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It’s inevitable. Businesses grow and, as they do, many look for ways to automate processes. Dealerships do it with auto-responders. Many companies have automated phone trees which circle you around pressing 1s, 2s and 3s, driving you mad as you can never reach a live person for help. Customer service inquiries are responded to by e-mails you cannot reply to. Is it just me or does it seem like sometimes technology actually hurts these businesses? Specifically, as far as customer experience is concerned.
I fully realize that in today’s digital world, in many cases it is much quicker to have no human interaction, and many consumers now prefer that experience– such as shopping online – which I LOVE! In these cases it improves the customer experience -- and I am all for that. I love buying on Amazon and Zappos, and escaping long car rental lines with cool aps that allow me to book online, jump in my car and drive off.
However, when it comes to having a problem with a company and needing help via customer service, I think most people prefer human interaction.
One of the most obvious functions of a public relations firm is to submit press releases. To do this, every PR firm utilizes one of many different companies that specialize in distributing them to appropriate audiences. In most cases, these releases are set to be distributed on certain times and dates as, in some instances, the timing of the release is very important. I’ve been using a service through PR Newswire, one of the largest press release distribution companies in existence. I scheduled a press release on a Thursday for delivery on the following Monday at 8:30am. Due to human error on their part, the release was published later the same day, instead of 4 days later as planned – a really bad time slot. This particular service does not have a customer service number you can call to get immediate help. That’s when technology failed and I went on to have one of the most horrible customer service experiences ever.
The only way to contact customer service is through a chat feature on their website. It took a good three minutes for an agent to come on and every time I asked a question, at least two minutes went by before I received a reply, as if they were handling multiple customers at once, while also going to and fro consulting with a manager before responding. The main problem was that they would simply not accept responsibility for the error and make it right. All I needed was for the release to be issued at the correct date and time.
At first, I was told that the only thing they could do was offer me a coupon for a future press release distribution. They stated that it was simple human error and that there was nothing that they could do for me. It took me 20 minutes of going back and forth via chat to explain that it was their error, that a coupon was of no use to me and that they simply needed to take down the press release and re-release it on the correct date and time. The customer service chat agent kept leaving me hanging, on whatever you call chat hold, to check with her manager -- who repeatedly refused to correct the error. This might sound frivolous, but any PR agency will understand that this error is quite a major one for a newswire service. Issuing a release at a wrong date and time is not a way to win friends and influence people.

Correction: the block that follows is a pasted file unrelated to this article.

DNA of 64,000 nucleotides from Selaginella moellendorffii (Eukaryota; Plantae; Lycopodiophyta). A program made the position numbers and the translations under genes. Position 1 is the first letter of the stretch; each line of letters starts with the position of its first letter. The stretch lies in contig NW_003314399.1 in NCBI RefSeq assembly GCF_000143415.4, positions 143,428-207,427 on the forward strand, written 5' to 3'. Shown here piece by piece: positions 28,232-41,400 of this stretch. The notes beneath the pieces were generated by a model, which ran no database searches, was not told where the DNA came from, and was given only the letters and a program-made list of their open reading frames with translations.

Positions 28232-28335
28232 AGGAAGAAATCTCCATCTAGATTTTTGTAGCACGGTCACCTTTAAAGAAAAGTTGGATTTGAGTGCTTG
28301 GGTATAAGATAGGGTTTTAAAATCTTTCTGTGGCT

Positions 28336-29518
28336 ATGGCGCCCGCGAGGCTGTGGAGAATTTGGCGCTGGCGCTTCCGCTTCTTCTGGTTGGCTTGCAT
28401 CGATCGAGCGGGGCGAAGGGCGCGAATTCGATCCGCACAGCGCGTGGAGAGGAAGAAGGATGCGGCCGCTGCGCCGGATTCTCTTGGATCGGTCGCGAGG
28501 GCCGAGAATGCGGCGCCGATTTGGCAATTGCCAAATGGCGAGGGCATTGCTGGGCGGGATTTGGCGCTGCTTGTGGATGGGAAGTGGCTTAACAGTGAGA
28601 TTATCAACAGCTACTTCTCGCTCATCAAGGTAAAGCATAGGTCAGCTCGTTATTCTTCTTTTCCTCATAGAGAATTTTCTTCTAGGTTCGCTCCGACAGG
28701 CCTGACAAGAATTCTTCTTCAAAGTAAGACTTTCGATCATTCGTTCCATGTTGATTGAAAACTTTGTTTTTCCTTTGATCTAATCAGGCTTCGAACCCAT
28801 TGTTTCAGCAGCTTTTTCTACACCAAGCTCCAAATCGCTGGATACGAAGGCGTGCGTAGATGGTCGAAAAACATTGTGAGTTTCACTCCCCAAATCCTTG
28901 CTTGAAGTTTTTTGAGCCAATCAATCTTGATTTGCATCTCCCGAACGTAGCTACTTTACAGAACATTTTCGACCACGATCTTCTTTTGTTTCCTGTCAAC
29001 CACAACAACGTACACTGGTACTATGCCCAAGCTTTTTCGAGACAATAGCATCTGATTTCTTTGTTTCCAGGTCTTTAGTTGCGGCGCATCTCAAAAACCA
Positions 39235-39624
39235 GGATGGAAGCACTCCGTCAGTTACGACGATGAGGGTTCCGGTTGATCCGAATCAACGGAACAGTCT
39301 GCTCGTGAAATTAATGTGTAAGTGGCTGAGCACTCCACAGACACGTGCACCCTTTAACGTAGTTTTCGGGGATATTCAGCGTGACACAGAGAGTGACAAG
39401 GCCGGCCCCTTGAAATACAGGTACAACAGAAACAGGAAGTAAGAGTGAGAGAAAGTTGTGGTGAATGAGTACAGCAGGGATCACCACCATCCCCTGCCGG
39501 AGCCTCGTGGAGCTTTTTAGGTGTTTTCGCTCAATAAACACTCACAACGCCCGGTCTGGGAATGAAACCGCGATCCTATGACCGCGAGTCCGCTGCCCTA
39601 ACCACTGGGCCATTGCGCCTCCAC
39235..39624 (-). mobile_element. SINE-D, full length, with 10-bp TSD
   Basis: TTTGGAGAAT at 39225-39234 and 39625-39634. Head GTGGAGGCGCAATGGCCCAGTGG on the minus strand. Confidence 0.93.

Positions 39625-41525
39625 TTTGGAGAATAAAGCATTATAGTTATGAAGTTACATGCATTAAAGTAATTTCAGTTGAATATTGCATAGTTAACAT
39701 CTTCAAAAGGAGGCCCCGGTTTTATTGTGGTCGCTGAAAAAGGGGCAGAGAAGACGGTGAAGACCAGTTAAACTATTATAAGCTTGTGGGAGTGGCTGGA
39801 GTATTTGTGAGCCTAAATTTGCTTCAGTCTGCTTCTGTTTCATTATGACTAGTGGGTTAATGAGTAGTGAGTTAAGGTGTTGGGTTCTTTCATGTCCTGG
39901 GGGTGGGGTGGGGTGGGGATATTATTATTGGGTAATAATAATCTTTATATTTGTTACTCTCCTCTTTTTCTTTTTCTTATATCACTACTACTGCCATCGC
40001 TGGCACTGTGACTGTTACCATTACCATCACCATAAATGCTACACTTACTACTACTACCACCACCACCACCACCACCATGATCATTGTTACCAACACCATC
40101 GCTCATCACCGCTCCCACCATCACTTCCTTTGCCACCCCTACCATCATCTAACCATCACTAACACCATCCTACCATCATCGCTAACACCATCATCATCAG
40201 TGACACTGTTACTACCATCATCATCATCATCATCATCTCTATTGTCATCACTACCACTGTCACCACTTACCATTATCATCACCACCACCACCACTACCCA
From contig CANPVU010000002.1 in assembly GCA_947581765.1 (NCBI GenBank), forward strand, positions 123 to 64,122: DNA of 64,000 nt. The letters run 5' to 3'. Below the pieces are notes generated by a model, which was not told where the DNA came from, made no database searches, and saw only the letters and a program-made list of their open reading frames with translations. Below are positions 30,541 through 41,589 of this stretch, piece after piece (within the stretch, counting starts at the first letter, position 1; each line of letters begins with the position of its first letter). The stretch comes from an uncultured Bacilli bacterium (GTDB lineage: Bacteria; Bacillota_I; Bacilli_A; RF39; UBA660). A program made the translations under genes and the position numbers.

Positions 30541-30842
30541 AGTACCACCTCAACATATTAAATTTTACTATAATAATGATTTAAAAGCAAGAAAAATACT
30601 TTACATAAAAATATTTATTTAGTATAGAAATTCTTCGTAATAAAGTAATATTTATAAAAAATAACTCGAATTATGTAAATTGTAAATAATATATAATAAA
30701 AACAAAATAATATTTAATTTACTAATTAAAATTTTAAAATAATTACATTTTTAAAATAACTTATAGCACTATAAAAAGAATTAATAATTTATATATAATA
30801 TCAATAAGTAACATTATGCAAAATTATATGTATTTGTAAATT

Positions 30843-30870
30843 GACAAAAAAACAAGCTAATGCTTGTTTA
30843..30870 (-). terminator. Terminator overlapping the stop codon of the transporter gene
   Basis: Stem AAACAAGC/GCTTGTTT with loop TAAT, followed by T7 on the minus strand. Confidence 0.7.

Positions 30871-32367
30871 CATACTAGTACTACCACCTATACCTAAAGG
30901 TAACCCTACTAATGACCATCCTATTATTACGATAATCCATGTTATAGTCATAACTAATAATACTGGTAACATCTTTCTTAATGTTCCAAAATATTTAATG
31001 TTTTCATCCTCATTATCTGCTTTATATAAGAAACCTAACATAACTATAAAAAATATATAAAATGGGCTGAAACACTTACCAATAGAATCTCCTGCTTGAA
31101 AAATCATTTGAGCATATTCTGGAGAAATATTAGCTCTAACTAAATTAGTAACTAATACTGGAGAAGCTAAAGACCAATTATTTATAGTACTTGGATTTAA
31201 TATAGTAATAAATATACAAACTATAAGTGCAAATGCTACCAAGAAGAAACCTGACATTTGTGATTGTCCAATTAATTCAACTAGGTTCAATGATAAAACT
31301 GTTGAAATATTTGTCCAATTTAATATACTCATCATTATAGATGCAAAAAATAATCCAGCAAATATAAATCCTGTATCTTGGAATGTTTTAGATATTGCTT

Finally, they agreed to re-release it and I was promised that a customer service agent would call me. Rather than get a phone call, I received an e-mail apologizing. I went to reply to the e-mail, as there were some other issues I would have liked handled, but happened to notice at the bottom of the e-mail that it stated that the e-mail address from which I was sent this apology was from an unmonitored account and could not be replied to. It then directed me, of course, back to their chat support.
The funny thing is that customer service can actually be one of the best places to win the customer’s loyalty. Ever have a company handle a mistake so well that you then became more than happy with that company? Well, about the same time this PR Newswire mess happened, I placed a rush order via Amazon for a vitamin supplement I was running out of. The Amazon company that was fulfilling the order emailed me that they were out of the product so could not fulfill my order. I was a bit miffed as they emailed me after it was supposed to have already shipped. I emailed back that it was a bit frustrating that they took their time letting me know as I could have purchased elsewhere. As a result I got an immediate call back from a truly delightful company owner, no less, who explained an unusual problem they had with inventory control and that I was a valuable customer to them and that they were sorry for the error and would keep me informed about the status of my order. While I could have gone elsewhere and got the product immediately, the company’s great customer service and interaction made me stay with them. They impressed me. I in turn wanted to support their business. They did a great job of updating me via email and made sure I did get the product just as soon as they could.
In reflection, while PR Newswire’s technology may have been put in place for efficiency to minimize their employee expenses, it ended up costing them a customer. But more than that; the first thing I did was vent my frustration on Facebook. Something that is very common in this age of social media. My network of PR professionals may find that Facebook advice valuable when making a decision on whether to utilize their services – or not. There’s no telling if they will lose any business because of my posting. But, they certainly lost mine.
I told everyone I know through Facebook and now….
You’re reading this blog article.
Need I say more?